London, England — She’s got the glossy, chestnut hair, the blue silk dress, the jewels — and she could be yours, for a princely $195.
The pint-sized Kate Middleton Doll, by the Franklin Mint, is no cheap date. But she’s the latest in royal wedding memorabilia.
One of a two-doll Kate set (the bridal version will be released after Britain’s Royal Wedding takes place), the 16-inch doll’s release is announced this week, in anticipation of the royal couple’s big day.
The global excitement around the British royal wedding, combined with the opportunities offered for internet businesses — there was no eBay when Charles and Diana married in 1981 — means this wedding could break all previous official and unofficial merchandise sales. And companies including the Franklin Mint are hoping to cash in.
Gwynne Gorr, a longtime collector and chief marketing officer for the Franklin Mint says, “The memorabilia will be much more available in the world market just because you can buy things on the internet … It will have a positive impact on the merchandising of this event.”
Some, like the Franklin Mint, see it as a golden opportunity to widen their reach and bring new — potentially younger — collectors on board.
“Our Princess Diana collection is probably the largest audience we’ve ever had,” says Gorr. “The doll collectors for that are embracing Kate Middleton with the same zeal they had for her. But Kate Middleton is a breath of fresh air.”
Others, such as designer Jan Constantine, are hoping the wedding will boost the profile of up-and-coming British talent.
Constantine, whose hand-embroidered textiles are inspired by the Union Jack and other bastions of Britishness, has designed a cushion celebrating the wedding.
“It’s so exciting it’s happening in our country,” she said. “To be a part of it is so amazing.”
“It’s an opportunity for British designers,” she continued. “The British can home in on the whole wedding and the paraphernalia associated with it.”
While Buckingham Palace accepts that it cannot control all merchandise associated with the wedding, the Queen and Co. have shown a strong preference for classic souvenirs of the occasion, such as porcelain pillboxes and commemorative cups.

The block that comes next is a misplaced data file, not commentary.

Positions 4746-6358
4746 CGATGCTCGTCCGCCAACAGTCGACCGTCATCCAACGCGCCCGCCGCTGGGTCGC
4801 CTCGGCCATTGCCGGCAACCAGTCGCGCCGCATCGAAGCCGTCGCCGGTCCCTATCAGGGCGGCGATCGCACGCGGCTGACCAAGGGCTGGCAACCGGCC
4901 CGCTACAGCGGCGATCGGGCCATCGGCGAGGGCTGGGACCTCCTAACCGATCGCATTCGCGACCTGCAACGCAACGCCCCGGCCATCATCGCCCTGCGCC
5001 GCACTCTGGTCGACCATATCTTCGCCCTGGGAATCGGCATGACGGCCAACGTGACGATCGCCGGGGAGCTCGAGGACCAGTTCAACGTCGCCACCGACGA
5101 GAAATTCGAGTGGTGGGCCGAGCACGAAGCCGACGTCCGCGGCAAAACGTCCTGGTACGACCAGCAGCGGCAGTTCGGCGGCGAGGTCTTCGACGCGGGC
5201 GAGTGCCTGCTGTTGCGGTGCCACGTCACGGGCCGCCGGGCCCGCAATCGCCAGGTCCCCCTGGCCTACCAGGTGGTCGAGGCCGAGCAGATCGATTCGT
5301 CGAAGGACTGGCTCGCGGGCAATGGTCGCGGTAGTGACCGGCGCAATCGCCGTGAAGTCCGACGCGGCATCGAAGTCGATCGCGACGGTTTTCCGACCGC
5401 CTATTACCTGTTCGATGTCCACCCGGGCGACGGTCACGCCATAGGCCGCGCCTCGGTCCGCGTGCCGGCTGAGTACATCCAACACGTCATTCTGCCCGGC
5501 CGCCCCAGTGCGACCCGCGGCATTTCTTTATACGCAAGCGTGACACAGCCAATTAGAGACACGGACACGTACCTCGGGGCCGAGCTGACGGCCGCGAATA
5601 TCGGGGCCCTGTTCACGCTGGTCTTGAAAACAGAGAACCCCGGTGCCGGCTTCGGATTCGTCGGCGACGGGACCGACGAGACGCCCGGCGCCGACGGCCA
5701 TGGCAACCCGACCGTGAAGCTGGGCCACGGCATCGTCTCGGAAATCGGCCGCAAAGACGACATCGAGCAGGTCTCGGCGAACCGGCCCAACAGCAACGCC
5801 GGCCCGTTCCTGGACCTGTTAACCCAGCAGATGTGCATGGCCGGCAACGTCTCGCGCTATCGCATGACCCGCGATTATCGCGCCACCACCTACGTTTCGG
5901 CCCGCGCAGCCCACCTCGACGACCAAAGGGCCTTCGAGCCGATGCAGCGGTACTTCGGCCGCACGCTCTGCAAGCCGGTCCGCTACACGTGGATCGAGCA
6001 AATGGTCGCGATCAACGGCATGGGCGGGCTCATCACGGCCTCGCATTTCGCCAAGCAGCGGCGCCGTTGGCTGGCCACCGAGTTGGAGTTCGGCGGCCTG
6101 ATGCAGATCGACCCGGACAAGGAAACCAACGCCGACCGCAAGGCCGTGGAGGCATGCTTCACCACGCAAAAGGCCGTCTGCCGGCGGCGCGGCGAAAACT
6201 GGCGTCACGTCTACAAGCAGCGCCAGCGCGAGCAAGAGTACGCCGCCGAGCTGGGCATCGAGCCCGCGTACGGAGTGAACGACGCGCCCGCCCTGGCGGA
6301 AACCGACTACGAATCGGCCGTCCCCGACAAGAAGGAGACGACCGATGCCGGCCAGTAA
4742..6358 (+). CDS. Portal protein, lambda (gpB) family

In a memorandum to staff in December, the Lord Chamberlain, Earl Peel said, “We want items that are permanent and significant.”
Initially, the Palace even shied away from that staple British souvenir, the trusty tea towel. They relented in January this year, though the official towel will feature William and Kate’s initials, rather than their faces.
Others have no such concerns. Irreverent royal items this time around include KK Outlet’s plates emblazoned with “Thanks for the free day off,” Butter London’s “No More Waity, Katie” nail polish and even Crown Jewels condoms — promising a “better class of lovemaking.”
British designer Lydia Leith, 24, whose royal wedding-branded sick bags (“Keep this handy on April 29th”) have shocked some and amused others, said that the times when unofficial merchandise was confined to cheap knock offs is long gone — thanks to the internet.
“It’s good fun and people have embraced it well,” she said. “It’s a bit funnier than a plate or a mug, which we’ve all seen before.”
Leith, who has a Charles and Diana pencil case and drinks hot chocolate from a George V coronation mug, said she was excited about the wedding, but that the media hype was “a bit much.”
Back at the Franklin Mint, Gorr has no such qualms.
“I would say that there’s been more excitement about this wedding based on all the press coverage, all the feedback from collectors, all the other people making products,” she said. “There’s been nothing this big since Princess Diana got married.